According to the text of the bill “to certify annually that they have conducted due diligence and found no criminal conduct” sounds frighteningly close to “prove your innocence” or “guilty until proven innocent” and violates the judicial statutes of our constitution. This should frighten all Americans that Congress is expanding its congressional oversight to private institutions. Congress is accountable to “we the people” not the other way around.
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Leslie's Opinion
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09/14/2019
If Liz rewrites this law to include members of congress then we can have a discussion. Senator Warren's constant attacks on corporations is frightening and naive. A quick history lesson here. Most of our ancestors came to this country for better opportunities to earn a living and get ahead in life. Yes, big corporations can have problems with bad actors, but I'm of the camp that big government is worse.
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What is Senate Bill S. 1005?

This bill — the Ending Too Big to Jail Act — would create a permanent law enforcement unit to investigate crimes at financial institutions; require senior executives (such as CEOs) at banks with $10 billion or more in assets to certify annually that they have conducted due diligence and found no criminal conduct or civil fraud within the financial institution; and mandate judicial oversight of deferred prosecution agreements (DPAs). Further specifics of this bill’s provisions are below: 


Permanent investigative unit for financial crimes

The bill would create an investigative unit within the Treasury Department focused exclusively on investigating crime within financial institutions and conducting material loss reviews after institutions fail. It’d also reconstitute the Special Inspector General for the Troubled Asset Relief Program (SIGTARP) as the Special Inspector General for Financial Institution Crime (SIGFIC) and expand its jurisdiction so that it can use its specialized skills and expertise, relationships with financial regulators and law enforcement agencies, and cross-jurisdictional view of the whole financial industry to investigate and help prosecute financial crimes.


Big bank executive certifications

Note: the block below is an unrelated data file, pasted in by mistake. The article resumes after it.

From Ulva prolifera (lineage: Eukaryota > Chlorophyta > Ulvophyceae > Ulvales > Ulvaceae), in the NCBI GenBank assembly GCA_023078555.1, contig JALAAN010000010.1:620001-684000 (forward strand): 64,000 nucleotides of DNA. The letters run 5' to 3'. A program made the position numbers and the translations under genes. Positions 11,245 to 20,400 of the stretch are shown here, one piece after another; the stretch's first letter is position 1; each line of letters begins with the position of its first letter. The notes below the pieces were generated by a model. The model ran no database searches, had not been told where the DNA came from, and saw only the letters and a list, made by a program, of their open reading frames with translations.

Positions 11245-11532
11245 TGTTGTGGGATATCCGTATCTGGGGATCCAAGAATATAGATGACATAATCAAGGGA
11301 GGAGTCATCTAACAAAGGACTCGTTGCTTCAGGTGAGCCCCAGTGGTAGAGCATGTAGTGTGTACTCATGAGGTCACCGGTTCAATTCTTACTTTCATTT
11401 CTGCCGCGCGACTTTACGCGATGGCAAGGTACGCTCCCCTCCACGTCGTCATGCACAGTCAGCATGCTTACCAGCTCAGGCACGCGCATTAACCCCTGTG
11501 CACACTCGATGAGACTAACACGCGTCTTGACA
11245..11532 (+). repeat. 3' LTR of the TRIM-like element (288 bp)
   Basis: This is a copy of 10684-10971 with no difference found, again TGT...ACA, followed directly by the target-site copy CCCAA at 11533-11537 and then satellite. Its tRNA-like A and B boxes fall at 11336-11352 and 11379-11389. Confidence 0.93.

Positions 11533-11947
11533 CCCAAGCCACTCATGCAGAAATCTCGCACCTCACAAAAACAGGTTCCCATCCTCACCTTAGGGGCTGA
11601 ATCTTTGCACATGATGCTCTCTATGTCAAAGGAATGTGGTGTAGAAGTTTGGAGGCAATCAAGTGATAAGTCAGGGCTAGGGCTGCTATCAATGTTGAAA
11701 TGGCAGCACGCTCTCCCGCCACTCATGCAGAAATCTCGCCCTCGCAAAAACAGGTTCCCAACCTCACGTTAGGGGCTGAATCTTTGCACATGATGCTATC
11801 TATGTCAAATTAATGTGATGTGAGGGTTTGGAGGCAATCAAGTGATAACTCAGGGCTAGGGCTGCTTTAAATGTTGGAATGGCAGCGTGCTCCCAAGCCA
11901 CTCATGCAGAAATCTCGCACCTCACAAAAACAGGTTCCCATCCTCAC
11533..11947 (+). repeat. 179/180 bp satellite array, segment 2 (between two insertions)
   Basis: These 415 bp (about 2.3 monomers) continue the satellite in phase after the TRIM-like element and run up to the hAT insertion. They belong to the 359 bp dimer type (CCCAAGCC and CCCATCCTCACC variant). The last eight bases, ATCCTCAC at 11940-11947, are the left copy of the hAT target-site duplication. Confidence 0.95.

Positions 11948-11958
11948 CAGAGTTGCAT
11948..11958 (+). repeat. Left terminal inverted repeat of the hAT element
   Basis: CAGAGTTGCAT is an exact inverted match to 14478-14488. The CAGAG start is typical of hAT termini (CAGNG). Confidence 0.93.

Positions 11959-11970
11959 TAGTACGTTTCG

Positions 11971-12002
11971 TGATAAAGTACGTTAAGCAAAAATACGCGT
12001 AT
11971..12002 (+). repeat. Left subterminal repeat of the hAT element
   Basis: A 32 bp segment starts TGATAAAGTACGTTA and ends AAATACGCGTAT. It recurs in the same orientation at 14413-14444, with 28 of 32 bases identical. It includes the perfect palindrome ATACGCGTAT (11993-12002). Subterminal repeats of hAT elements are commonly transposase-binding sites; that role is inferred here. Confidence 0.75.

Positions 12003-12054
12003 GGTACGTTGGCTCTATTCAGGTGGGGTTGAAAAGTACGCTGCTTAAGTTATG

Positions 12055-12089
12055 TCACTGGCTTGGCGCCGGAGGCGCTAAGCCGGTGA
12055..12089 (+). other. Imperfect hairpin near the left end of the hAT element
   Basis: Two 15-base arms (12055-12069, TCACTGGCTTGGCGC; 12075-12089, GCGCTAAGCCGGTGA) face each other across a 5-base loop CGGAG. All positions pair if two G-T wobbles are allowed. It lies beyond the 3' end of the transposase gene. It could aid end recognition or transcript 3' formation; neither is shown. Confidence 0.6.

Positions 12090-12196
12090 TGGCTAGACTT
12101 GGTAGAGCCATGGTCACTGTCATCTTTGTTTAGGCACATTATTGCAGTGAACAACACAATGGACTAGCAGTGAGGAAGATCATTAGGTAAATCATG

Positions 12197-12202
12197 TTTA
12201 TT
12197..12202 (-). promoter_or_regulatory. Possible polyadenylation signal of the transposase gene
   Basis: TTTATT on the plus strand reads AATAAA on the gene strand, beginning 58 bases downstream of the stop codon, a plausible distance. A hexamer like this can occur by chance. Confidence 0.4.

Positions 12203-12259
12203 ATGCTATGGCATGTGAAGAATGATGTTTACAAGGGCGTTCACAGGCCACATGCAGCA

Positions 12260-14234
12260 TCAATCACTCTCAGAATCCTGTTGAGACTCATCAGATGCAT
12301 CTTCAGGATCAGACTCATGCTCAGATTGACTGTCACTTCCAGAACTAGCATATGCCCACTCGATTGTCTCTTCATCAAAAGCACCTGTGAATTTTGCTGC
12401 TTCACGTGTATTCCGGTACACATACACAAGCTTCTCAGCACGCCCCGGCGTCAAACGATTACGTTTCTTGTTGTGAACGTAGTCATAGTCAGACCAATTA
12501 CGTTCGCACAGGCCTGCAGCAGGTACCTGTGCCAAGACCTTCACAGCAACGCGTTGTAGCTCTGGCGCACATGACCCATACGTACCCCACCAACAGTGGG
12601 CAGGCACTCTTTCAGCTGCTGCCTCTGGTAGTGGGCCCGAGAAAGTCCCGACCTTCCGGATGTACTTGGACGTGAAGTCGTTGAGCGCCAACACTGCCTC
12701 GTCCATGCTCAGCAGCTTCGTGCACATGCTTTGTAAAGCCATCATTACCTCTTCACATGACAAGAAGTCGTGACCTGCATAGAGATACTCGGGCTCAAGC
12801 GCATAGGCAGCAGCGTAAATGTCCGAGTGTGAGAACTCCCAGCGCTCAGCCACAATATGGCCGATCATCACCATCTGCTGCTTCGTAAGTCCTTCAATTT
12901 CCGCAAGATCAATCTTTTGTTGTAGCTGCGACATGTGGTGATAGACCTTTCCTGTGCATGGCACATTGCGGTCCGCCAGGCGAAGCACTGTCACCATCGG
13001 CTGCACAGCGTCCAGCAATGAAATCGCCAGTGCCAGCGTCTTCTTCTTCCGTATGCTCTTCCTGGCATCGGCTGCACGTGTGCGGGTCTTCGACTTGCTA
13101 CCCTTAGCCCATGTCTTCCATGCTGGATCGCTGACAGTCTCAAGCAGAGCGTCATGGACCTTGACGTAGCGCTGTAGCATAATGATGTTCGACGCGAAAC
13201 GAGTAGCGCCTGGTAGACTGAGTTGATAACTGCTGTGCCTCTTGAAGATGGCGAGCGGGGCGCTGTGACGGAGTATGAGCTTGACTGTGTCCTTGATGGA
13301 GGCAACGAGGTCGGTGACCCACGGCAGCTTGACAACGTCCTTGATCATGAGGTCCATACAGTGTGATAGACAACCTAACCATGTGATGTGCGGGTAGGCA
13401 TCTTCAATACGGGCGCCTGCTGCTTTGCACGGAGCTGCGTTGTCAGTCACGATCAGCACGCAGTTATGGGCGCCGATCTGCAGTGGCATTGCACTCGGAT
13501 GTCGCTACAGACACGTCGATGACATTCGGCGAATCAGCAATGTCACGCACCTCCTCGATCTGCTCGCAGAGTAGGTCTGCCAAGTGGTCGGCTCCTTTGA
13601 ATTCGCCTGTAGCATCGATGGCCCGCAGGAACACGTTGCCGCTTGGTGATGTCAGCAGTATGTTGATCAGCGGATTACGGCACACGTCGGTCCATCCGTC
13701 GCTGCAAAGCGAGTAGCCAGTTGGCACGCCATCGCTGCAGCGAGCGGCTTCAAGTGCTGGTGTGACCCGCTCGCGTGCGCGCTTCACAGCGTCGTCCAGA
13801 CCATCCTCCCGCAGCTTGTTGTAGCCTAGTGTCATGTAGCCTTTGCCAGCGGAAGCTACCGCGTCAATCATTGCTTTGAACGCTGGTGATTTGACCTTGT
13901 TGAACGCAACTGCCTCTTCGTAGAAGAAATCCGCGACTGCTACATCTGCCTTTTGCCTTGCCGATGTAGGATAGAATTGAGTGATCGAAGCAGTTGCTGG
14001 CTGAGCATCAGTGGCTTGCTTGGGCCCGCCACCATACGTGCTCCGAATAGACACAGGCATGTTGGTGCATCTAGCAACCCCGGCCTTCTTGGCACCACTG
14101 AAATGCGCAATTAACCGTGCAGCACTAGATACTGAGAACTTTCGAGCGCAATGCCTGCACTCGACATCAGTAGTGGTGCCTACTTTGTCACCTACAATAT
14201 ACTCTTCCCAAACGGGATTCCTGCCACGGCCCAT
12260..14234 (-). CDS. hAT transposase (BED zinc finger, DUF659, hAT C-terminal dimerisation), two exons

The bill would require top executives of financial institutions larger than $10 billion to certify annually that they have conducted due diligence and found no criminal conduct or civil fraud within their institution. Bank executives often pled ignorance to wrongdoing during the financial crisis, and requiring executives to perform due diligence under penalty of perjury would deter them from insulating themselves from accountability by forcing them to keep track of the conduct at their banks.


Judicial oversight of deferred prosecution agreements (DPAs)

This bill would give courts authority to approve and oversee compliance with DPAs. After the financial crisis, the Justice Department (DOJ) often entered into unreviewable DPAs with financial institutions instead of going after individual executives. This bill would mandate judicial oversight of these agreements, requiring courts to determine that an agreement is in the "public interest" before it can take effect and allowing courts to supervise implementation, request status reports, approve termination, and order that documents be filed on the public docket.  The DOJ would also be required to establish a public searchable database of DPAs. 

Impact

Financial institutions; courts; financial crimes; financial institutions’ executives; DPAs; DOJ; Treasury Dept.; SIGTARP; and SIGFIC.

Cost of Senate Bill S. 1005

A CBO cost estimate is unavailable.

More Information

In-DepthSen. Elizabeth Warren (D-MA), a 2020 Democratic presidential candidate, reintroduced this bill from the 115th Congress to send CEOs of companies that behave badly to jail. Last Congress, when she introduced this bill on the financial crisis’ tenth anniversary (marked as the day when the Federal Reserve announced action to try to save Bear Stearns from failing) on March 14, 2018, Sen. Warren said